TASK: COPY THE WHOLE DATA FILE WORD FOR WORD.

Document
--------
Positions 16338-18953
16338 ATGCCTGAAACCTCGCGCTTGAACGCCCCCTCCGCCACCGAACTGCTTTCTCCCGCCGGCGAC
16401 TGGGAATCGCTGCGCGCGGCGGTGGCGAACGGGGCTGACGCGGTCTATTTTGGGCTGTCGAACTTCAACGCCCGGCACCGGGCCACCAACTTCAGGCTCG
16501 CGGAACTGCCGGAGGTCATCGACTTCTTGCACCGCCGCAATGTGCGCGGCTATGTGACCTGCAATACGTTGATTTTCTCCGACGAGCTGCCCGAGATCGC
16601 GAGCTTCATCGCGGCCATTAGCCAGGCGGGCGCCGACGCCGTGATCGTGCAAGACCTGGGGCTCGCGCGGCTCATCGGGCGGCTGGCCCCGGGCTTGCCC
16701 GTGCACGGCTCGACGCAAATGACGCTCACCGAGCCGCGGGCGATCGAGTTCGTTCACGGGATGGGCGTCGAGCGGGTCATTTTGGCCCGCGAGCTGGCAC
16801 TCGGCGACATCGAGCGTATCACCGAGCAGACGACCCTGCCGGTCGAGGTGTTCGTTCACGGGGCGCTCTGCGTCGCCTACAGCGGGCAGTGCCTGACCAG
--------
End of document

Positions 16338-18953
16338 ATGCCTGAAACCTCGCGCTTGAACGCCCCCTCCGCCACCGAACTGCTTTCTCCCGCCGGCGAC
16401 TGGGAATCGCTGCGCGCGGCGGTGGCGAACGGGGCTGACGCGGTCTATTTTGGGCTGTCGAACTTCAACGCCCGGCACCGGGCCACCAACTTCAGGCTCG
16501 CGGAACTGCCGGAGGTCATCGACTTCTTGCACCGCCGCAATGTGCGCGGCTATGTGACCTGCAATACGTTGATTTTCTCCGACGAGCTGCCCGAGATCGC
16601 GAGCTTCATCGCGGCCATTAGCCAGGCGGGCGCCGACGCCGTGATCGTGCAAGACCTGGGGCTCGCGCGGCTCATCGGGCGGCTGGCCCCGGGCTTGCCC
16701 GTGCACGGCTCGACGCAAATGACGCTCACCGAGCCGCGGGCGATCGAGTTCGTTCACGGGATGGGCGTCGAGCGGGTCATTTTGGCCCGCGAGCTGGCAC
16801 TCGGCGACATCGAGCGTATCACCGAGCAGACGACCCTGCCGGTCGAGGTGTTCGTTCACGGGGCGCTCTGCGTCGCCTACAGCGGGCAGTGCCTGACCAG